Read the fine print form­ing a gov­ern­ment

There are more than a few point­ers in the Gov­ern­ment agree­ments to where things could go wrong.

Sunday Star-Times - - Focus - Stacey Kirk

Words are ev­ery­thing in pol­i­tics. A few words from a prime min­is­ter and mar­kets can crash. A ca­su­ally-flung bot­tom line be­comes a bro­ken po­lit­i­cal prom­ise.

The wrong com­ment fol­low­ing a bad poll can cost a leader his job – just ask An­drew Lit­tle.

Say the wrong thing on the record, and politi­cians should be fully pre­pared to be held to ac­count if ac­tions don’t match ex­pec­ta­tions.

Which is why the word­ing of the two Gov­ern­ment agree­ments Labour has reached with NZ First and the Greens is so im­por­tant. Whether those agree­ments are in com­plete sim­patico has not yet been tested. But some care­fully worded sec­tions in both point to prob­a­ble flash­points down the track.


In one sim­ply-worded bul­let point the NZ First agree­ment states: In­tro­duce and pass a ‘WakaJump­ing’ Bill.’’ If there wasn’t a rea­son­able like­li­hood of this be­ing an is­sue in the fu­ture, this would not be an is­sue now.

It’s a fu­ture-proof­ing en­deav­our to pro­tect the Gov­ern­ment ma­jor­ity, if one of the par­ties splits into a frac­tious mess. Most rel­e­vant for ex­am­ple, in the event one party leader re­tires, and the deputy faces a chal­lenge from the party’s num­ber eight.


Here, what’s im­por­tant is stretched across both agree­ments. NZ First – on the side of the fish­ing in­dus­try and iwi prop­erty rights – have wran­gled a con­ces­sion over the pro­posed sanc­tu­ary that any out­stand­ing is­sues are worked through with Ma¯ori and other quota hold­ers ‘‘in a way that is sat­is­fac­tory to both Labour and NZ First’’. And NZ First op­poses the sanc­tu­ary go­ing ahead at all.

The Greens have a prom­ise that they and Labour will ‘‘use best en­deav­ours and work along­side Ma¯ori to es­tab­lish the Ker­madec/ Ran­gi­tahua Ocean Sanc­tu­ary and look to es­tab­lish a Taranaki blue whale sanc­tu­ary.

NZ First is against the es­tab­lish­ment of the Ker­madec sanc­tu­ary, while the Greens were for it (though not en­am­oured with the rough-shod pro­cess Na­tional used to orig­i­nally an­nounce it).

Trans­la­tion: Be pre­pared for this to be parked in con­sul­ta­tion for the fore­see­able fu­ture. Hey, read the fine print; we only ever said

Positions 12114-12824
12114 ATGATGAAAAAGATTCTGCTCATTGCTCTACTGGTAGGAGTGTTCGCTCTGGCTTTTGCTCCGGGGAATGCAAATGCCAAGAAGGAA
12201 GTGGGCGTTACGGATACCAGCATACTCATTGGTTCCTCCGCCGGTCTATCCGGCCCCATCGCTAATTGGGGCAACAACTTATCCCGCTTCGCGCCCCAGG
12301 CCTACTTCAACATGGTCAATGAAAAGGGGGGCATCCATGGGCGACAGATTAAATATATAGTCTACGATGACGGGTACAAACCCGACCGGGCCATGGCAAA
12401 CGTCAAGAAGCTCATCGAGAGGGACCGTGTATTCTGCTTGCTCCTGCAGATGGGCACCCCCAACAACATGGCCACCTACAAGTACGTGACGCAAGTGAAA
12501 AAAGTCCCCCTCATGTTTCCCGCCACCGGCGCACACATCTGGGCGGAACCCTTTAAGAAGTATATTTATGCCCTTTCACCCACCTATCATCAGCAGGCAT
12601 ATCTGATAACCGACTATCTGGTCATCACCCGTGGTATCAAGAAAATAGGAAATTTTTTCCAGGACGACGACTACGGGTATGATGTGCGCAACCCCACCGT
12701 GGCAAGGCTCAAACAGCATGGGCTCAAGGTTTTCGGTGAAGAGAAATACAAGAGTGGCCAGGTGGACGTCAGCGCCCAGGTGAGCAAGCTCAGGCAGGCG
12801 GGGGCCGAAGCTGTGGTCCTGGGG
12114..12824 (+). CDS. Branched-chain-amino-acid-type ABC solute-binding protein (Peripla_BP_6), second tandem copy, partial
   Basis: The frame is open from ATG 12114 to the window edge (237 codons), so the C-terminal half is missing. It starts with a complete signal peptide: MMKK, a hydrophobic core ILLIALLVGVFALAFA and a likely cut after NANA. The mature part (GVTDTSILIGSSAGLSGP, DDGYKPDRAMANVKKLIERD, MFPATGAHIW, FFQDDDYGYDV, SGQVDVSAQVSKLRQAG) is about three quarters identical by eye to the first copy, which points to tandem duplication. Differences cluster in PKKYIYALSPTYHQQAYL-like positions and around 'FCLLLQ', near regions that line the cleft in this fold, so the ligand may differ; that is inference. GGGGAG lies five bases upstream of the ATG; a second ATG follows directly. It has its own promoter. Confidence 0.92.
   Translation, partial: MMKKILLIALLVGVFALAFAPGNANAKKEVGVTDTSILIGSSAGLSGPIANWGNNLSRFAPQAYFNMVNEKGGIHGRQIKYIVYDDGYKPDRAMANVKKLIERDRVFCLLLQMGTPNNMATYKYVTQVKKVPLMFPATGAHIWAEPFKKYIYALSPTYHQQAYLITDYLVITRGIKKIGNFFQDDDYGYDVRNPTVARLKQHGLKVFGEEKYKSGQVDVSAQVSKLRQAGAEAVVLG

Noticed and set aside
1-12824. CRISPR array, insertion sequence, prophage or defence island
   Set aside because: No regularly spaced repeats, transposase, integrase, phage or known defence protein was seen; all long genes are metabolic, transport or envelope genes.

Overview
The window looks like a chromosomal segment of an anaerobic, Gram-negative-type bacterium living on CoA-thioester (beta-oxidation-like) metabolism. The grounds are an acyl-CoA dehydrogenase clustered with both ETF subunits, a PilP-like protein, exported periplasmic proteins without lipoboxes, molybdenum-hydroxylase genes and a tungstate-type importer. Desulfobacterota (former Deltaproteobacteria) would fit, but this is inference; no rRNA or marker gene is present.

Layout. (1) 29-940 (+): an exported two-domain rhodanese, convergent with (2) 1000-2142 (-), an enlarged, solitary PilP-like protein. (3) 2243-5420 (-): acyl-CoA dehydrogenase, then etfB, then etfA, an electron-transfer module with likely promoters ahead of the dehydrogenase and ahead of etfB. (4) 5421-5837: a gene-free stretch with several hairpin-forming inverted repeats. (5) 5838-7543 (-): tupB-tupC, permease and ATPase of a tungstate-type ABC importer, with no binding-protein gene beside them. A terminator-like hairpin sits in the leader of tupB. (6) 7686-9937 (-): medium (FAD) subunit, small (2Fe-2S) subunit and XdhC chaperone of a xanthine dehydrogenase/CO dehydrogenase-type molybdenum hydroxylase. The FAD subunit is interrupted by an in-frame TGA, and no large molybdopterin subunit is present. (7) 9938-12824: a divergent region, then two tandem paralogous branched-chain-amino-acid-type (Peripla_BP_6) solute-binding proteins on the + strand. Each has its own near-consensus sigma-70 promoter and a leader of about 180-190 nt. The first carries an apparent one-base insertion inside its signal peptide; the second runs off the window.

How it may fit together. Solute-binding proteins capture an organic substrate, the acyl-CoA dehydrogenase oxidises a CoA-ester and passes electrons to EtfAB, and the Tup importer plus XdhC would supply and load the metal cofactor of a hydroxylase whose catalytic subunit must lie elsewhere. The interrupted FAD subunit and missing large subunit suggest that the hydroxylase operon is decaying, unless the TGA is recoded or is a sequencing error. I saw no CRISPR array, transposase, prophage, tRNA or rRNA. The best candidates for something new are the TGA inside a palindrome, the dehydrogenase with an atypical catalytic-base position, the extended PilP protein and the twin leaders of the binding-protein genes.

we’d try.


The NZ First agree­ment states: ‘‘Al­low a con­science vote for MPs on New Zealand First’s Sup­ple­men­tary Or­der Pa­per to the End of Life Choice Bill, which pro­vides for a ref­er­en­dum’’.

At some point this term ACT leader David Sey­mour’s euthanasia bill will come be­fore Par­lia­ment. NZ First has al­ways held the po­si­tion that mat­ters like this should be de­cided by ref­er­en­dum. This care­fully-worded point al­lows NZ First to in­tro­duce a late-stage amend­ment to the bill to kick it out of the House and to the Peo­ple, if the bill passes its first two read­ings.

Both Labour and Na­tional have in­di­cated that the euthanasia bill it­self will be a con­science vote, mean­ing MPs are not bound to vote along party lines. Nei­ther has sup­ported it go­ing to a ref­er­en­dum.

Yet this pro­vides NZ First with an out to sat­isfy its pol­icy to its own con­stituency, in the likely knowl­edge its amend­ment will strug­gle to gain ma­jor­ity sup­port.


The Greens are not in coali­tion with Labour. They’ve agreed to sup­port Labour only on mat­ters of con­fi­dence and sup­ply, while re­tain­ing the abil­ity to de­ter­mine their own po­si­tion ‘‘in re­la­tion to any pol­icy or leg­isla­tive mat­ter not cov­ered by col­lec­tive re­spon­si­bil­ity’’.

In the­ory, the Greens have re­served the right to vote against Labour and NZ First on is­sues where it’s not in­cum­bent upon them to en­sure the Gov­ern­ment can con­tinue to carry out its busi­ness.

In prac­tice, this means vot­ing along­side Na­tional, so let’s call it the nu­clear op­tion.

Still, the trig­ger is there.

Fish­ing has been banned for many years in the Ker­madec Is­lands Ma­rine Re­serve, but plans for a far big­ger ocean sanc­tu­ary are now stalled by NZ First’s quib­bles.

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